What to celebrate?

Reblogger Kevin Robinson
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Original content by David Holzmann

Many people are going to join the mob and celebrate Earth Hour tonight.  The claim is that there will be more than 1 Billion participants.  But I, along with others, question if that estimate includes people in countries that don’t have enough electricity to make the choice to turn out their lights.  Of course, they don’t have the choice to acquire electricity whereas anyone can choose to stop using human technology if they wish.  Put another way, this "celebration" isn't pro-earth, it is anti-man and anti-innovation.

Or, in the words of Keith Lockitch,

Earth Hour makes the renunciation of energy seem like a big party.

Participants spend an enjoyable sixty minutes in the dark, safe in the knowledge that the life-saving benefits of industrial civilization are just a light switch away. This bears no relation whatsoever to what life would actually be like under the sort of draconian carbon-reduction policies that climate activists are demanding: punishing carbon taxes, severe emissions caps, outright bans on the construction of power plants.

Forget one measly hour with just the lights off. How about Earth Month, without any form of fossil fuel energy? Try spending a month shivering in the dark without heating, electricity, refrigeration; without power plants or generators; without any of the labor-saving, time-saving, and therefore life-saving products that industrial energy makes possible.

When you put it that way, this "celebration" doesn't sound anywhere near as "cool" or "desireable" does it?  If it still does, then how about it?  Those who want to "celebrate Earth"... how about celebrating "Earth Month" without any form of fossil fuel energy for a month?  You can start right now... turn off every electrical and fuel-burning thing in your home and/or office.  Oh, yeah... that means you can't drive anywhere in your vehicle(s), and it includes turning off your cell phone, TV, computer, and the connection to the internet.

Here in the Mtn. View, our all-wise city council is going to spend up to $500 to pay employees to turn off all the lights for an hour.  What a waste.  They're going to pay people extra to go around and turn lights off, sit around for an hour, and then turn them all back on.  Why not just make it a common practice to turn off lights when leaving a room?  Or, better yet, install motion sensors and timers so that in the long-term energy and money is saved.  That works well in private business, why not implement that in the public sector?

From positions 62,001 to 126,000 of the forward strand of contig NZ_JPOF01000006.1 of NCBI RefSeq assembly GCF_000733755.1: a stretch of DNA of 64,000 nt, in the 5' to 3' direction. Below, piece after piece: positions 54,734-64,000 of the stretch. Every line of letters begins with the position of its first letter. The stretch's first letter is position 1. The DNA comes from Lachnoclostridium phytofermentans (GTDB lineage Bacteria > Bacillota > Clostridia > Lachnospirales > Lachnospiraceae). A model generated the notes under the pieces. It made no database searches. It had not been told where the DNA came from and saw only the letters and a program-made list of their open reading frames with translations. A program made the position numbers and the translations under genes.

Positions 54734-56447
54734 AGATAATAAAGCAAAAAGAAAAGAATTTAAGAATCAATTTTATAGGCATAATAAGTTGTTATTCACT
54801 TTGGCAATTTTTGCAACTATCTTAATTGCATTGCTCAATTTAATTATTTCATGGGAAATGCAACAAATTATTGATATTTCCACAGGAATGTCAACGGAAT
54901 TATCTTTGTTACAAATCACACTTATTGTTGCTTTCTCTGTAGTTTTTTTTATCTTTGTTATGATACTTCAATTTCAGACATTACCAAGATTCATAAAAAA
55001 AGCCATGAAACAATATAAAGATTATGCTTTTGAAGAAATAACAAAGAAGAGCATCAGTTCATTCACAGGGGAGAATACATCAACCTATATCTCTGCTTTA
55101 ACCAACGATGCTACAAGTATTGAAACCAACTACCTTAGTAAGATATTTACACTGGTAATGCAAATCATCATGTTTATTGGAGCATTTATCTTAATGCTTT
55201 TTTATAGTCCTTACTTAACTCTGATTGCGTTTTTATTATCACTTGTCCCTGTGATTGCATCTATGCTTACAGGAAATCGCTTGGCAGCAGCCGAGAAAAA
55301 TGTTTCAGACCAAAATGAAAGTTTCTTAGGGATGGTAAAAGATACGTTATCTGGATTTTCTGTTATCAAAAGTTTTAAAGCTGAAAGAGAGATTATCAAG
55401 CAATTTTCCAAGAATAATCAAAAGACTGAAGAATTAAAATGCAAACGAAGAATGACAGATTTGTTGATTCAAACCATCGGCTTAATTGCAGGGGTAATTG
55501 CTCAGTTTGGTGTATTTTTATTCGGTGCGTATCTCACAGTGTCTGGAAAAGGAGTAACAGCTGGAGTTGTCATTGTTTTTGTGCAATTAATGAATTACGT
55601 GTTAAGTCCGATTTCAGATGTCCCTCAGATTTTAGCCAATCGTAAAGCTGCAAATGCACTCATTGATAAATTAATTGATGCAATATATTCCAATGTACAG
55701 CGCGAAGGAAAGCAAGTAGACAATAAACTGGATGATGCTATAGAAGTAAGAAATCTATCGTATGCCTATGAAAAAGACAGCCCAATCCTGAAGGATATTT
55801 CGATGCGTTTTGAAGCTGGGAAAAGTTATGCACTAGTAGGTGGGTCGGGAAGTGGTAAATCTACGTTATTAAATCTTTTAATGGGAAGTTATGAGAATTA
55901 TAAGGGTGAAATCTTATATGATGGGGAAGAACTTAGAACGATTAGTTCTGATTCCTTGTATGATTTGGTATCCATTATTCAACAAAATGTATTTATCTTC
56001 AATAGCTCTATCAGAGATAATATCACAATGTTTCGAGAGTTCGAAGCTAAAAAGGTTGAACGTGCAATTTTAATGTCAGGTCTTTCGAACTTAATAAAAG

But I digress.  Continuing on with Lockitch's comments...

Those who claim that we must cut off our carbon emissions to prevent an alleged global catastrophe need to learn the indisputable fact that cutting off our carbon emissions would be a global catastrophe. What we really need is greater awareness of just how indispensable carbon-based energy is to human life (including, of course, to our ability to cope with any changes in the climate).

It is true that the importance of Earth Hour is its symbolic meaning. But that meaning is the opposite of the one intended. The lights of our cities and monuments are a symbol of human achievement, of what mankind has accomplished in rising from the cave to the skyscraper. Earth Hour presents the disturbing spectacle of people celebrating those lights being extinguished. Its call for people to renounce energy and to rejoice at darkened skyscrapers makes its real meaning unmistakably clear: Earth Hour symbolizes the renunciation of industrial civilization.

If you don't want to celebrate lights and progress being extinguished, what's the alternative? Is there another celebration we can participate in?  One that promotes progress rather than regress?

How about Human Achievement Hour.

 

This week CEI announced the creation of Human Achievement Hour (HAH) to be celebrated at 8:30pm on March 28th 2009 (the same time and date of Earth Hour).

Our press release described ways people might celebrate the achievements of humanity such as eating diner, seeing a film, driving around, keeping the heat on in your home—all things that Earth Hour celebrators, presumably, should be refraining from. In the cheekiest manner, we claimed that anyone not foregoing the use of electricity in that hour is, by default, celebrating the achievements of human beings.

If you're reading this, you have a choice.  You can either celebrate the destruction of innovation, the extinguishment of progress, and moving backwards, or you can celebrate progress, achievement, and moving forward. 

Either way, please celebrate responsibly.  :-)

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